4. Limit the use of heavy drapes and blinds

Curtains and blinds are major dust collectors. Consider roll-up, washable vinyl-coated window shades. If you do prefer curtains, be sure to wash them frequently in hot water, says Wilson.

5. Upgrade your shower curtain

Ever notice that new plastic smell when you open the package of a new, vinyl shower curtain liner? Don’t breathe too deeply, warns Wilson: That aroma is actually toxic gases that have built up in the packaging and are being released into the air in your home. A safer alternative is a nylon curtain liner. It doesn’t emit a toxic smell, looks nicer and is much easier to clean. You can also add half a cup of white vinegar when you put the shower curtain in the wash to help disinfect it and kill any existing mold naturally and safely.

6. Put a lid on it

Lowering the lid when you flush can actually limit the spread of disease. “Most people don’t realize that some older toilet models will spray fine drops of water at least two feet outside of the toilet if the lid remains up during a flush. This can be a health hazard for e-coli contamination,” says Wilson.

7. Are Fluffy and Fido making you wheezy? 

If you’re sensitive to pet dander, regular home cleanings can dramatically reduce allergy symptoms. Pet allergies are caused by the proteins found in animal dander, urine and saliva. “I have a long-haired cat and a dog, and my roommate actually had to get another apartment because she developed a severe allergy to cats,” says Calgary landscaper Ian Martel.

Martel, who can’t live without his furry companions, tries to reduce exposure to pet allergens by thoroughly washing his hardwood floors and repeatedly vacuuming his furniture with a vacuum cleaner equipped with a well-sealed HEPA (high efficiency particulate air) filter.

Other environmental tactics to consider include regularly brushing pets outside and bathing them weekly with shampoo formulated to neutralize dander.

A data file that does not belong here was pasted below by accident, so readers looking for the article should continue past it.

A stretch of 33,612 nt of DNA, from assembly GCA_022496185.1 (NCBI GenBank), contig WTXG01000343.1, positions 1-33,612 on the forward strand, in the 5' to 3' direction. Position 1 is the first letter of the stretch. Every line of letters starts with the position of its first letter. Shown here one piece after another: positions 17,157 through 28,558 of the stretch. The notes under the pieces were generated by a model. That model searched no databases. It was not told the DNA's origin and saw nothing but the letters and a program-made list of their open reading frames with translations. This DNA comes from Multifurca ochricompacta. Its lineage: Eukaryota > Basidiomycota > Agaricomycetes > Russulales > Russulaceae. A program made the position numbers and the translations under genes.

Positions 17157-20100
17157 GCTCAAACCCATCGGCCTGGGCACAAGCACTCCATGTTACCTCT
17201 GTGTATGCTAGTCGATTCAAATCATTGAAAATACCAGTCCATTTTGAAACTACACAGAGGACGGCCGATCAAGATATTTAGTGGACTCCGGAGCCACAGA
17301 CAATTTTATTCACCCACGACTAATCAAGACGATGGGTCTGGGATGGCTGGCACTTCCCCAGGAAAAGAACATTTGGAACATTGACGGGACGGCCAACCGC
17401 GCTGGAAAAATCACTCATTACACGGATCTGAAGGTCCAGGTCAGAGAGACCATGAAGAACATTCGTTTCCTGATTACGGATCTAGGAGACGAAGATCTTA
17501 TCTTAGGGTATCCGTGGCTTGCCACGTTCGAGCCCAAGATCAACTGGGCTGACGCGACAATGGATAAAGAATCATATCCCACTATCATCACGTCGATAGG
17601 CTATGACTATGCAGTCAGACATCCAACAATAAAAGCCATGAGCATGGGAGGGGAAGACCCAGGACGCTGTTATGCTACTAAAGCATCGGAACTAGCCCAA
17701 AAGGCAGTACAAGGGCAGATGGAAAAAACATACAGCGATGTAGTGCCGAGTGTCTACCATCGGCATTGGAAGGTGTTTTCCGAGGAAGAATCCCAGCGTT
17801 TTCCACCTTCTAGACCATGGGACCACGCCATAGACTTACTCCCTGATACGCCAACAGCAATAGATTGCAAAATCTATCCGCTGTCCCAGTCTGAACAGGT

8. Use natural or non-toxic cleaning products

Keep your home’s air healthy by using non-toxic cleaning products or inexpensive, natural alternatives from your kitchen, such as baking soda, white vinegar, lemon and cornstarch. Calgary mom and home daycare owner, Angela McCullough, swears by the power of tea tree oil, a natural disinfectant thought to fight bacteria, various fungi and viruses. “I mix 10 drops of oil with water in a spray bottle and use it on surfaces around the house, on the kids’ toys, our clothing and the floor. It’s also great aromatherapy,” says McCullough.

9. Giving your walls a new splash of colour?

Use non-VOC (volatile organic compounds) paint, which won’t produce off-gases, leave an obnoxious paint odour or stir up asthma or allergies. And it doesn’t look any different on the wall than smelly, traditional paint!

10.  Find mold in not-so-obvious hangouts

The drip pan under your fridge is a welcoming neighbourhood for mold, so be sure to empty it regularly and scrub it with a brush dipped in vinegar. Clean out the bottom of your dishwasher, too.

11.  Have a “shoes-off” policy

Outside grime and dirt from wherever you’ve been comes in with you on the bottoms of your shoes. Removing them at the door will keep germs, pesticides and chemicals off your floors.

What will you do to make your home allergy-free this spring? Share your tips with us by commenting below.